Hey, remember a while back when I mentioned how scientists used evolution (random mutation and natural selection) in the lab to ‘perfect’ gene therapy vectors?

Theyve just one it again! In a BIG way!

Molecular Evolution of Adeno-associated Virus for Enhanced Glial Gene Delivery.

These folks were looking for a way to get man-made viruses to deliver therapeutic genes to infected/defective cells. Now, you dont want these viruses to infect EVERY cell of a sick person, necessarily, you want to target the specific, sick cells. A golden target for these folks is glial cells– as their malfunctions have been connected to basically every neurodegenerative disease you can think of– Lou Gehrigs Disease, Parkinsons, Huntingtons, MS, hell, even migraines.

A barrier to any putative gene therapy for these diseases has been the fact we dont have adeno associated viral vectors that infect glial cells. In the lab, you can dump a LOT of virus on astrocytes, and some of the serotypes will infect them, but that just doesnt work in vivo.

Why not let evolution make you an adeno associated virus that likes to infect glial cells, and only glial cells?

STEP 1: MUTATION
The paper I talked about before? They randomized their viral vectors by shuffling bits of the structural protein around. It was a random as they could get it.

This paper, they made things even MOAR random! “… random mutagenesis, DNA shuffling, AAV peptide display, and a new semi-random loop replacement method…” AHHH! Thats some mighty fine random!

STEP 2: NATURAL SELECTION
They put this super-random mixture of viruses on primary astrocytes from human donors. Some variants wont get in at all. Some will get in kinda, and some will kick ass.

The ones that get in kinda/great will produce lots of babby viruses.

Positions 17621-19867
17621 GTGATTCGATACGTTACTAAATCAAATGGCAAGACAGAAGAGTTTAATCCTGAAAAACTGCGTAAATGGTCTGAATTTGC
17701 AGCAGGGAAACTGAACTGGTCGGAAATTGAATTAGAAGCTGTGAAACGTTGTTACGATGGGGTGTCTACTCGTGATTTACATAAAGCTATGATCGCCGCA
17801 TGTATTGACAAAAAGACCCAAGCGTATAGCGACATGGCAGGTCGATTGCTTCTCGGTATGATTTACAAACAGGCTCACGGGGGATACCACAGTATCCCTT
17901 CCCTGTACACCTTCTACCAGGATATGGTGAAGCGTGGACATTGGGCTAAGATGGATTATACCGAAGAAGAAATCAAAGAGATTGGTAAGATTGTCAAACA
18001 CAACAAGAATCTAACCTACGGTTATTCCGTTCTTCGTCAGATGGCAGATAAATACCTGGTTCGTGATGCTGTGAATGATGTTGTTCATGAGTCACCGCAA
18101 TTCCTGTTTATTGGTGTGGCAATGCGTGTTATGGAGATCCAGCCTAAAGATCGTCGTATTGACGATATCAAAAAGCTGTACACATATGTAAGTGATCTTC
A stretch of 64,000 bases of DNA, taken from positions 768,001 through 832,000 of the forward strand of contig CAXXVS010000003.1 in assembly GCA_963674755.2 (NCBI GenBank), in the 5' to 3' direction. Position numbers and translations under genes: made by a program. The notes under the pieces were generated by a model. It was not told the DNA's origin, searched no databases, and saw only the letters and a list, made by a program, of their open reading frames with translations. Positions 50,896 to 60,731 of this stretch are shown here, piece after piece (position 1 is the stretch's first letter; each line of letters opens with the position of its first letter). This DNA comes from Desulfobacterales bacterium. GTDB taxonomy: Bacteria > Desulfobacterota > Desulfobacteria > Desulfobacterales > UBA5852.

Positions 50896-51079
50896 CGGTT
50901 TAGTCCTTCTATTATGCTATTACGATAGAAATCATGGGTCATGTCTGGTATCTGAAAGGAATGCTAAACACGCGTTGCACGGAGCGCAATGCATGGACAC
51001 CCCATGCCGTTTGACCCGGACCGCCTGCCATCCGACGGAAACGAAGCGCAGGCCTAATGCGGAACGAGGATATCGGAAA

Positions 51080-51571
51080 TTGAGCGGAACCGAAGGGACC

Take the babby viruses, put them on new astrocytes.

Take THEIR babby viruses, put them on new astrocytes.

Koerbe et al only had to passage their babby viruses 4-5 times to get a population of viruses that LOVED astrocytes!!

STEP 3: DOES IT WORK IRL?
Koerbe took their astrocyte-specific viruses and gave them a gene to deliver, GFP. So when they injected these viruses into rats, they could see where the viruses went by looking for green glowing cells. Result? Lots of green in the rat brains (even though human cells were used for selection).

Bonus: You dont really need to know how this is working for it to work. As in, we dont need to figure out each and every step in adeno associated viruses life cycle and selection pressures at each stage and intelligently design viral vectors that can avoid those challenges. We can let evolution do all the work for us, and we can figure out the details later!

Importantly, while a lack of detailed mechanistic knowledge of specific gene delivery barriers in this and other cases can preclude rational design strategies to improve vector properties, a broader “black box” approach to engineer efficient AAV vectors through random diversification and high-throughput selection can still succeed.

You know, like, when you had to do group projects in elementary school? And whoever was the ‘smartest’ in the group ended up doing all the work, but everyone else got a slice of the A? Evolution is smarter than us. Lets let it do all the work, and we can take credit for the new therapies it figures out.

In summary, by employing directed evolution with a diverse array of novel AAV libraries including a new peptide loop replacement library, we engineered novel AAV vectors capable of highly efficient delivery to astrocytes in vitro and importantly to astrocytes and Müller glia in vivo….